Dresdner predicts higher bad-debt provision

 

Dresdner Bank expects to set aside more money for bad debts in the next two to three years, its chief executive said this morning.

Dresdner, parent of both the National Irish Bank and Northern Bank, is owned by the Allianz insurance group.

Last week Allianz's finance executive cited the likelihood of higher risk provisions when revealing that he was considering further cost cuts at the bank, which has been a drag on Allianz's profits since it was bought in 2001.

Dresdner chief executive Mr Herbert Walter told journalists there would be "a certain increase, a certain normalisation" of the amount of money it sets aside for bad loans in the next two to three years.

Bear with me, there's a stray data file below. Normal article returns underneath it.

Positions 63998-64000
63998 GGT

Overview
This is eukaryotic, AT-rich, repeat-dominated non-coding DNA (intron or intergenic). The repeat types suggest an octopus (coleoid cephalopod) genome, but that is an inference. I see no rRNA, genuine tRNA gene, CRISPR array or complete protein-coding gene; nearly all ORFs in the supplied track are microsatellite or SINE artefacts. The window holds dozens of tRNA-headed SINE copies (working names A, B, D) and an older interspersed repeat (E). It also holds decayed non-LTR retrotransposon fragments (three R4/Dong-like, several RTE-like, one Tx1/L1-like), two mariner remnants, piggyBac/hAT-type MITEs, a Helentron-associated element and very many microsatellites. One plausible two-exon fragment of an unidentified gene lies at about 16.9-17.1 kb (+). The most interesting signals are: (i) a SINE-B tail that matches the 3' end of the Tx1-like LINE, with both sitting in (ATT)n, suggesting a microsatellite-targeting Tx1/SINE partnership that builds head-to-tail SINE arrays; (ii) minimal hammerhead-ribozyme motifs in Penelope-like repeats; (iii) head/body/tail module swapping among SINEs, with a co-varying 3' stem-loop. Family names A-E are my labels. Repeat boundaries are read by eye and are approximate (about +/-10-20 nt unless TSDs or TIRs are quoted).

The bank's management refused to say what this meant for cost cutting.

Mr Walter also said that he was confident the bank would be able to reach a net return on equity of 12 per cent in 2007.

Dresdner had put aside €46 million in the first six months of this year, a fraction of the €217 million in the first half of 2004.

Allianz was once a powerhouse of financial stability. but it has been dragged down by the €24 billion takeover of Dresdner, labelled by one shareholder as the "biggest catastrophe in German corporate history".